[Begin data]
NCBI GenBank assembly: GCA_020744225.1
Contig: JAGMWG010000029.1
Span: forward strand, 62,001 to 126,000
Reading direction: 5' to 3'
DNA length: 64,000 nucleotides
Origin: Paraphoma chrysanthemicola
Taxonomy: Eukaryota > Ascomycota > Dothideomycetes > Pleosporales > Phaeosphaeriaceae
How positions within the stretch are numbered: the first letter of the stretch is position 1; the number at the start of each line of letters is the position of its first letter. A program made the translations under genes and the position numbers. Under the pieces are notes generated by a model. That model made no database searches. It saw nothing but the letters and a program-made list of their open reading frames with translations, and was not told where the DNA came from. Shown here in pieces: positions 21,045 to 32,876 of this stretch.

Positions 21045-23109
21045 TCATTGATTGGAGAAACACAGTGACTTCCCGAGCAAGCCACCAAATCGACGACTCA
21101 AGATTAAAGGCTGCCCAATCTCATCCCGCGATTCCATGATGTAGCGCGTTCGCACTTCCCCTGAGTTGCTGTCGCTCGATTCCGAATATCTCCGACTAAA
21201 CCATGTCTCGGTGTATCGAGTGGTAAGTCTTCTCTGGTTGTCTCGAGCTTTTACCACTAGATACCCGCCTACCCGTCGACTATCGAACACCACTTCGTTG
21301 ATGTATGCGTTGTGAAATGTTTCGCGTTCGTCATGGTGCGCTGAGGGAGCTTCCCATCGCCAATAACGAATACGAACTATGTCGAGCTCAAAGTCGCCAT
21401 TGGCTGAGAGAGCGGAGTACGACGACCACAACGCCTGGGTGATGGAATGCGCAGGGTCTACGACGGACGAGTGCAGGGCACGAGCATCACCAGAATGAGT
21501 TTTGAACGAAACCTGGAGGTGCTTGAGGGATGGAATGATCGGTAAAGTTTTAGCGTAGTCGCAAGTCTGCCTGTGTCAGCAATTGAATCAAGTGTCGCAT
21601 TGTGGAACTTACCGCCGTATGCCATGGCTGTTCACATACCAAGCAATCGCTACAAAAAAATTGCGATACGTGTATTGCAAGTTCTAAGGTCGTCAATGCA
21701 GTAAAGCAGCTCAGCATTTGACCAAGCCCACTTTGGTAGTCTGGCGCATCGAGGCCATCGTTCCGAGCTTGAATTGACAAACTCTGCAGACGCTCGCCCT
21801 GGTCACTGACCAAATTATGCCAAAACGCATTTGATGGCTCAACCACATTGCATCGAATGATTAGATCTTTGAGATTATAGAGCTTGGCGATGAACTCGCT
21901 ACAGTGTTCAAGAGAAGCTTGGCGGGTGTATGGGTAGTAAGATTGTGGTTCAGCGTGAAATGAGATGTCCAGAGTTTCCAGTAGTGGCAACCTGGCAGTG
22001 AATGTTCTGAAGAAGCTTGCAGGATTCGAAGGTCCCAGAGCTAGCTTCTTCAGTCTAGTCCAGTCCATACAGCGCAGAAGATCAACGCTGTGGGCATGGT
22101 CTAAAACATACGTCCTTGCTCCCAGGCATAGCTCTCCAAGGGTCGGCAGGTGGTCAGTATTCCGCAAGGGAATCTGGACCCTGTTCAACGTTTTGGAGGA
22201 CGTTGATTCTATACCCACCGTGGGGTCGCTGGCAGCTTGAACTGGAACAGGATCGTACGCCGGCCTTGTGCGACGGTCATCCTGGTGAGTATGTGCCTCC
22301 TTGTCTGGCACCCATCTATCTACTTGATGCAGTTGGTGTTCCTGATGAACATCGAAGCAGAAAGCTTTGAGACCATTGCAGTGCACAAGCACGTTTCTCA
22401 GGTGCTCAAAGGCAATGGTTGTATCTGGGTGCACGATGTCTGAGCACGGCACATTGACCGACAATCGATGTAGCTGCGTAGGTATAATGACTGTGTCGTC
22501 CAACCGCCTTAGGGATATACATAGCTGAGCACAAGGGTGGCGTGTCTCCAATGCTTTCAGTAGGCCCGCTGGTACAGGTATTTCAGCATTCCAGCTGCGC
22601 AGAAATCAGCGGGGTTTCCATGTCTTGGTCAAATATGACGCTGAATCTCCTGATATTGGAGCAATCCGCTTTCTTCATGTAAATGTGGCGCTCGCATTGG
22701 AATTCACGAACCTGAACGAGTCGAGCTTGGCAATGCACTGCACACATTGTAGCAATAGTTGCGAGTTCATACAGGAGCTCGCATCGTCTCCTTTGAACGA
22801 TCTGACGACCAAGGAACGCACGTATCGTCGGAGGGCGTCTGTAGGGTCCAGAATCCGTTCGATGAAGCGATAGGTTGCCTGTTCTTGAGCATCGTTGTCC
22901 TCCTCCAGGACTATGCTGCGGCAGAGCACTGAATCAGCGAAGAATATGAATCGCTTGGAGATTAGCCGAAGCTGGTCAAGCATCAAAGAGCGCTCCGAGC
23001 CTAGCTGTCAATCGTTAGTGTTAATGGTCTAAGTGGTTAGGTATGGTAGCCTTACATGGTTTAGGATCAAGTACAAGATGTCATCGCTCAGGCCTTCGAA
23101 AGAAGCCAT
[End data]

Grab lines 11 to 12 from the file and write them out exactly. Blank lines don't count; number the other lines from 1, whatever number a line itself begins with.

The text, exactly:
21101 AGATTAAAGGCTGCCCAATCTCATCCCGCGATTCCATGATGTAGCGCGTTCGCACTTCCCCTGAGTTGCTGTCGCTCGATTCCGAATATCTCCGACTAAA
21201 CCATGTCTCGGTGTATCGAGTGGTAAGTCTTCTCTGGTTGTCTCGAGCTTTTACCACTAGATACCCGCCTACCCGTCGACTATCGAACACCACTTCGTTG